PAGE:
Visiting Professor in Sociology at Aston University
Pro to the question "Should Performance Enhancing Drugs (Such as Steroids) Be Accepted in Sports?"
"Were athletics to lift its ban on doping, its problems would vanish...
Today's sports performers are encouraged by their coaches, managers and, of course, us to win at all costs. Who can blame them for taking supplements when the chances of detection are remote? For all its tough-talking, the World Anti-Doping Agency (WADA) always appears to be -- and often is -- one step behind the cheats...
[W]e've been persuaded that sportsmen and women should be 'clean' -- ignoring perhaps their use of hypnotism, acupuncture, oxygen tents and any number of other performance aids that are not tainted by the label 'drugs...'
Track and field, indeed sport, will never rid itself of doping, no matter how draconian the penalties. The stakes are simply too high."
"Opinion: Why Sport Should Allow Doping," cnn.com, Nov. 12, 2015
Experts Individuals with MDs, JDs, PhDs, or equivalent advanced degrees in fields relevant to performance enhancing drugs and sports. Also top-level government officials (such as foreign leaders, US presidents, Founding Fathers, Supreme Court Justices, members of legislative bodies, cabinet members, military leaders, etc.) with positions relevant to performance enhancing drugs and sports.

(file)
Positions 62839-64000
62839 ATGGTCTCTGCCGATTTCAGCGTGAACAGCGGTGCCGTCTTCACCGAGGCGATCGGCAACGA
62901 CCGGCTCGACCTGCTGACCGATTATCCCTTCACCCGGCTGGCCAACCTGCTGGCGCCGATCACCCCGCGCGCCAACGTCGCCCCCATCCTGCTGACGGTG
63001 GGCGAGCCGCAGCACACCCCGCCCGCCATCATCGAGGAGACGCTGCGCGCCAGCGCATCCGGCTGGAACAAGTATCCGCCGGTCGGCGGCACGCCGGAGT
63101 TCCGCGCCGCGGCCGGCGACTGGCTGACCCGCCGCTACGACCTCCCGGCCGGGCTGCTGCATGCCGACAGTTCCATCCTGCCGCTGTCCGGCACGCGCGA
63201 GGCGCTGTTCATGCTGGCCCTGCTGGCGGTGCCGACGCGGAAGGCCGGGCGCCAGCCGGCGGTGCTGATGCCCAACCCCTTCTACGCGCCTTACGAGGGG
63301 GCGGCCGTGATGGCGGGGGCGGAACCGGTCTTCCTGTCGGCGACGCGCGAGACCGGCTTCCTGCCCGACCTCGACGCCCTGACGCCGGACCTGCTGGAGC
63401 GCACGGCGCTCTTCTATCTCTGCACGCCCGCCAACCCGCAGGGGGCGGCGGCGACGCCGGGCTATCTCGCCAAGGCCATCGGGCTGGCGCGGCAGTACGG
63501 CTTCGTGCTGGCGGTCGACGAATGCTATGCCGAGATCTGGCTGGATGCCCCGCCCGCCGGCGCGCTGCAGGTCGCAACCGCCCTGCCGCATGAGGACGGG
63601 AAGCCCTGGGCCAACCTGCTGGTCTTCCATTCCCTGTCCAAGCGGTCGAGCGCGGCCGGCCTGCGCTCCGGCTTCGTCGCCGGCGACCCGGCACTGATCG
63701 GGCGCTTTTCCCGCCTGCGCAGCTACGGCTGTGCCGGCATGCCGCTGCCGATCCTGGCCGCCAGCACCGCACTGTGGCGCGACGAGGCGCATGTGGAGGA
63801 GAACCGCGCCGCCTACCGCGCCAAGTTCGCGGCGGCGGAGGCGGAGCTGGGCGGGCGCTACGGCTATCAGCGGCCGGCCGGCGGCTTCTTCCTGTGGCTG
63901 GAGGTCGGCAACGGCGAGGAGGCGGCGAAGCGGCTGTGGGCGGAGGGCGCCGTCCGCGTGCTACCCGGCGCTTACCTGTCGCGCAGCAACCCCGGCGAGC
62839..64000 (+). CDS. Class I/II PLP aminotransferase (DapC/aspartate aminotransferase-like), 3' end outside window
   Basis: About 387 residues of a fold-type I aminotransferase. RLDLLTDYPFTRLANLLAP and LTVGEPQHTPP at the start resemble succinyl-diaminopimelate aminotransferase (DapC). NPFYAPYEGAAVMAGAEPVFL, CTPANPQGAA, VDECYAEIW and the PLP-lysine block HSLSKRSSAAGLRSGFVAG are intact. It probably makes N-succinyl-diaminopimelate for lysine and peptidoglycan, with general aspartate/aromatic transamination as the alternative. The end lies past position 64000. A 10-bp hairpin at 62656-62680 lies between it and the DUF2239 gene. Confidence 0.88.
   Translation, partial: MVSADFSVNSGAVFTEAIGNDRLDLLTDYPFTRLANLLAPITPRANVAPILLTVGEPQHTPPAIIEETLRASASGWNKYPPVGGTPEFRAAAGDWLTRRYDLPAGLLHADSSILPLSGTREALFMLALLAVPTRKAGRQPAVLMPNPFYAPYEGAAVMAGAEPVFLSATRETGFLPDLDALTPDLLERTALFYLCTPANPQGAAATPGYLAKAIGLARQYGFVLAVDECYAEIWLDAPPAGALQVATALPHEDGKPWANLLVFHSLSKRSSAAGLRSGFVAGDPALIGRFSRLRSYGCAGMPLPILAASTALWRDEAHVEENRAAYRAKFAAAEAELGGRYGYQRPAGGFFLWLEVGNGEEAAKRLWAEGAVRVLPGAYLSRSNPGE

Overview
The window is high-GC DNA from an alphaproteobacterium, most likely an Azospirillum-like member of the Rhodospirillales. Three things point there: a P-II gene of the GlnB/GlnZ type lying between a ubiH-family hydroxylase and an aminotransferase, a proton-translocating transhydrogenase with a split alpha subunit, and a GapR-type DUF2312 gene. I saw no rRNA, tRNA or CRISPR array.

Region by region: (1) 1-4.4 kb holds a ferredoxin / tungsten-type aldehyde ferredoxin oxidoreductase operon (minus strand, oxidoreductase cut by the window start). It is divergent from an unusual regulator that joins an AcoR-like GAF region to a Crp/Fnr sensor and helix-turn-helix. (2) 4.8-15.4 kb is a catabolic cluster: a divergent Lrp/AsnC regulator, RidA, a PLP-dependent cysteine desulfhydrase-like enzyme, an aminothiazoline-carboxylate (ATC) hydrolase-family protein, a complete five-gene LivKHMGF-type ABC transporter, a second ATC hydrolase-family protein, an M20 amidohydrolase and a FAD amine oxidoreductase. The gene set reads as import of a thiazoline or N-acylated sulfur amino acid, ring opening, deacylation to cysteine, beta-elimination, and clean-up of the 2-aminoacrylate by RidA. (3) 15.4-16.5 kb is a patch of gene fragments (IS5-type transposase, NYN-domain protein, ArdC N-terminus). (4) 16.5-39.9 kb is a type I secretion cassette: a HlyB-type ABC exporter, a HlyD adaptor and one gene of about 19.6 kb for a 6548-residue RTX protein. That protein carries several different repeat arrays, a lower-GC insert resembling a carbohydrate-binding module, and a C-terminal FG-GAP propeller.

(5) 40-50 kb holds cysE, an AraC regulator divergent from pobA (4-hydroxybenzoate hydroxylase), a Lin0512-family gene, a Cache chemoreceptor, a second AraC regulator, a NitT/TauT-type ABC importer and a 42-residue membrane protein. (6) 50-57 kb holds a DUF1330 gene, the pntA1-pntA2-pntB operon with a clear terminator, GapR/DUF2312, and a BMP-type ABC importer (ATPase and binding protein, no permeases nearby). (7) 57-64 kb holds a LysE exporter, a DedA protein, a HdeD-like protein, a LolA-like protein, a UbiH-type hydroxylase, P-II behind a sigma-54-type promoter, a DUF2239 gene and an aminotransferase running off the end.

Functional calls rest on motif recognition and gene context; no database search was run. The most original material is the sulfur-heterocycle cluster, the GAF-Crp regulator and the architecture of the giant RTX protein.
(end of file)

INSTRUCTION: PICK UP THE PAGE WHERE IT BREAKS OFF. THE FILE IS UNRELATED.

Involvement and Affiliations:
Visiting Professor in Sociology at Aston University, Jan. 2015-present
Professor of Culture, Media, and Sport, Staffordshire University, Sep. 1993-Dec. 2014
Professor of Sociology, University of Tampa, Sep. 1989-Aug. 1993
Lecturer in sociology, University of Hong Kong, Sep. 1986-July 1989
Research Fellow in sociology, Aston University, Jan. 1980-June 1986
PhD, London School of Economics and Political Science, 1979
BA, Sociology, Newcastle upon Tyne Polytechnic (now Northumbria University)